If principles-based accounting is superior to rules-based accounting, as professed by so many in the profession, then this proposition ought to apply to other areas as well, including accounting ethics. The profession could set up accounting ethics as a principles-based system or as a rules-based codification, and which direction the profession chooses will speak volumes about the presumed superiority of principles-based accounting over rules-based structures.
The AICPA’s view on ethics is easily found in its Code of Professional Conduct. The introduction to this code says,
The Code of Professional Conduct of the American Institute of Certified Public Accountants consists of two sections—(1) the Principles and (2) the Rules. The Principles provide the framework for the Rules, which govern the performance of professional services by members. The Council of the American Institute of CPAs is authorized to designate bodies to promulgate technical standards under the Rules, and the Bylaws require adherence to those Rules and standards.
The principles are laid out in six articles, which deal with responsibilities, the public interest, integrity, objectivity and independence, due care, and the scope and nature of services. As stated in the preamble, these principles call for “unswerving commitment to honorable behavior” by members of the AICPA.
The AIPCA could have stopped there. This is a fine set of principles that do indeed call for honorable behavior to the profession and to the public interest, but the AICPA does not bind its members to these principles. It does not enforce this part of the code. Maybe it should; if it did, maybe there would be more honorable behavior by all its members.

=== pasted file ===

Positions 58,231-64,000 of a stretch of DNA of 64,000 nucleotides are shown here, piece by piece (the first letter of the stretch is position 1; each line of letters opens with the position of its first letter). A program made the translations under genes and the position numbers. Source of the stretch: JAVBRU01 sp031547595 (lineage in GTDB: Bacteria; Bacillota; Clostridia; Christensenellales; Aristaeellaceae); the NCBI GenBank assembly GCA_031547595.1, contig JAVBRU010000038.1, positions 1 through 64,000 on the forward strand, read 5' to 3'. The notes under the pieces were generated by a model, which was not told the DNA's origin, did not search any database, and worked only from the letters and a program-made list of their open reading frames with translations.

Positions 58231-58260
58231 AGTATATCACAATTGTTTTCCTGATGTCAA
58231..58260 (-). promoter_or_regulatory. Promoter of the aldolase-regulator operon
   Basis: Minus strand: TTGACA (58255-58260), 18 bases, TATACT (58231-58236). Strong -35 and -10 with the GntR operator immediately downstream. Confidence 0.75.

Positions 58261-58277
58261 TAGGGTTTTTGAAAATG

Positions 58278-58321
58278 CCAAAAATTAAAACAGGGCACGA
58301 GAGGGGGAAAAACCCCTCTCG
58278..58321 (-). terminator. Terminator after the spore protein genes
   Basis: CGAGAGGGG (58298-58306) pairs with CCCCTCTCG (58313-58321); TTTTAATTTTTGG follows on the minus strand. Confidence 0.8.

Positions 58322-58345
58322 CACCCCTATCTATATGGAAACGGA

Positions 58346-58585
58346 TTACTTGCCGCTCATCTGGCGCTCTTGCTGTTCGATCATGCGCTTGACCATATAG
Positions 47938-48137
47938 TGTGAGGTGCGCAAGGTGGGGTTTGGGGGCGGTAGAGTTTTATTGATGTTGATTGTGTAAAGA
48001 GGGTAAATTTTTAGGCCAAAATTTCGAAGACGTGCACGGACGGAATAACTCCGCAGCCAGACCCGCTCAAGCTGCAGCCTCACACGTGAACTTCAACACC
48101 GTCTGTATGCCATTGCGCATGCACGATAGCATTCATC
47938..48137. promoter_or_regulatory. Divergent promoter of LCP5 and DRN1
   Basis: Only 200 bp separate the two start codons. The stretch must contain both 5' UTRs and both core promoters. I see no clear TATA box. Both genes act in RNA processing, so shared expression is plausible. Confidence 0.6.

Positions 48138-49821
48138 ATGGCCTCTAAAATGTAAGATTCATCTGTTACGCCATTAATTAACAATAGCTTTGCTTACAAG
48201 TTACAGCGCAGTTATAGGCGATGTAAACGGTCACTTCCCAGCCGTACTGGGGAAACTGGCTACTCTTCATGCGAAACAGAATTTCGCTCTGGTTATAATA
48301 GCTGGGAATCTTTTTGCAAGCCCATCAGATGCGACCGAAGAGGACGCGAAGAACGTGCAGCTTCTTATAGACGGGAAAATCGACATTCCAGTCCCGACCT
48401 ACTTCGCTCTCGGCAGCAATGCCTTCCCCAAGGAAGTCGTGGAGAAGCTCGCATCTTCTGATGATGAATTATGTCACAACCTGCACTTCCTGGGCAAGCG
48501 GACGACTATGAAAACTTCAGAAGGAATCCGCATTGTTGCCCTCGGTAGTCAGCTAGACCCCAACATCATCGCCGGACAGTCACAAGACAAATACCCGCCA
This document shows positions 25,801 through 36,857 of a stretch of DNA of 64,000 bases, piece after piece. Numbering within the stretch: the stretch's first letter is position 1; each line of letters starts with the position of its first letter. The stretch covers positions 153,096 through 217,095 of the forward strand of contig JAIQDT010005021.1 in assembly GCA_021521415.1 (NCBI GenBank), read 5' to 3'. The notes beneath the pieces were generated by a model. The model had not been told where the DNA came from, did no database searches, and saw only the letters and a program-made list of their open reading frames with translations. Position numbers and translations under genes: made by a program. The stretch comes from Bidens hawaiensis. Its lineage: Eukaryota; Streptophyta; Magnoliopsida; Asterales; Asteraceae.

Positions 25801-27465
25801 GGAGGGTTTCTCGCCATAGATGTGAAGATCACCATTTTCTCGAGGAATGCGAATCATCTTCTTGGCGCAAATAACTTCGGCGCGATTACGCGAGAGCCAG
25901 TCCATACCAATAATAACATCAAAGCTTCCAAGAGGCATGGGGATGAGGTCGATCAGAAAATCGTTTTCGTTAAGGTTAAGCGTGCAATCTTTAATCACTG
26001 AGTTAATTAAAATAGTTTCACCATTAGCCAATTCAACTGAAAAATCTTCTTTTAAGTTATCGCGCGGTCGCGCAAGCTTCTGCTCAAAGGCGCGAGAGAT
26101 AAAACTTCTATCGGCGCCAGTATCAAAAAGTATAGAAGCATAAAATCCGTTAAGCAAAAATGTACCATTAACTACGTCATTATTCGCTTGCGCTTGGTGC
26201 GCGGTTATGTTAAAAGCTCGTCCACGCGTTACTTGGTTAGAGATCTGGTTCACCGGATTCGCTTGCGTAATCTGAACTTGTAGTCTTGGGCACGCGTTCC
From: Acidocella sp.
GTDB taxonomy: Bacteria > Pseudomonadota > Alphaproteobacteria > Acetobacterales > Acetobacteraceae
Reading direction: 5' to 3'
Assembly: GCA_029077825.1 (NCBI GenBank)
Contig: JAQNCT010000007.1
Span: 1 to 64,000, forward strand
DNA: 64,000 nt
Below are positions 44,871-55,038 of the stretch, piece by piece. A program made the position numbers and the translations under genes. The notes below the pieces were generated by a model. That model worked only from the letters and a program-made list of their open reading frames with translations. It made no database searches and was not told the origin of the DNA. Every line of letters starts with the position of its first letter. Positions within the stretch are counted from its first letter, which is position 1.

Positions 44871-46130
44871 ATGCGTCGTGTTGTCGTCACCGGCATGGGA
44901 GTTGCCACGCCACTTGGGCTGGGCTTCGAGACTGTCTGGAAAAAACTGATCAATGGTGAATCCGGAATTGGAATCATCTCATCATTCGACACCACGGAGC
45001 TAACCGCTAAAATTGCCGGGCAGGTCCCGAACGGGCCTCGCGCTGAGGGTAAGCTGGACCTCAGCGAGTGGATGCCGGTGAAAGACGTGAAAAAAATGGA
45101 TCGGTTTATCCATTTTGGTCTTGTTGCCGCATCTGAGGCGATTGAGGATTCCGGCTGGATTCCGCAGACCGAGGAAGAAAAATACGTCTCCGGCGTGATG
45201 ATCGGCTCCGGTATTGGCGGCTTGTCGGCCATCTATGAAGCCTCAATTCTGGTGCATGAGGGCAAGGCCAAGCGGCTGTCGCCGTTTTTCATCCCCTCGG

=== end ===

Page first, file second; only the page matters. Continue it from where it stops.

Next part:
The AICPA disseminates its ethics rules in five sections. Section 100 pertains to independence, integrity, and objectivity. Section 200 narrates the general standards and a commitment to comply with financial reporting standards. Section 300 deals with responsibilities to clients, while section 400 details the responsibilities to colleagues. Section 500 discusses other responsibilities and practices.
What is of most interest to us is that the bylaws of the AICPA “require that members adhere to the Rules of the Code of Professional Conduct.” If principles are so hot, why have rules? If principles are superior to rules, why enforce the rules but refuse to insist on the principles?
From this observation and from reading the various ethics rulings published by the AICPA, we think the organization takes its stand for several good reasons. First, principles are too broad for enforcement purposes. The ideals stated in these principles are so general that they defy precise implementation. The purpose of the rules is to add details to the aspirations—to specify what accountants mean by such things as the public interest and independence. These details shore up the meaning within the code, resolve ambiguities, and clarify what the principles imply about human behavior.
A second reason for the stand it takes arises from a consideration of a world that specified ethical principles without spelling out rules. When outsiders perceived an injustice or a dishonorable act that the AICPA did not reprimand, they would seek to redress the wrong by appeals to regulators or to the courts. If left to principles only, the regulators and the courts would implement the details in their own rulings. By laying out specific rules, the AICPA has attempted to retain control over members and what is considered ethical behavior.
This same logic is why principles-based accounting will flop if ever actively pursued and implemented. Firm managers will do whatever they opt for because such accounting principles will be too general and will invite many interpretations and scads of abuses. Further, the task of determining what such principles mean would be hashed out at the SEC and other regulators and in courts instead of by accounting standards setters.
This essay reflects the opinion of the authors and not necessarily the opinions of The Pennsylvania State University, The American College, or Villanova University.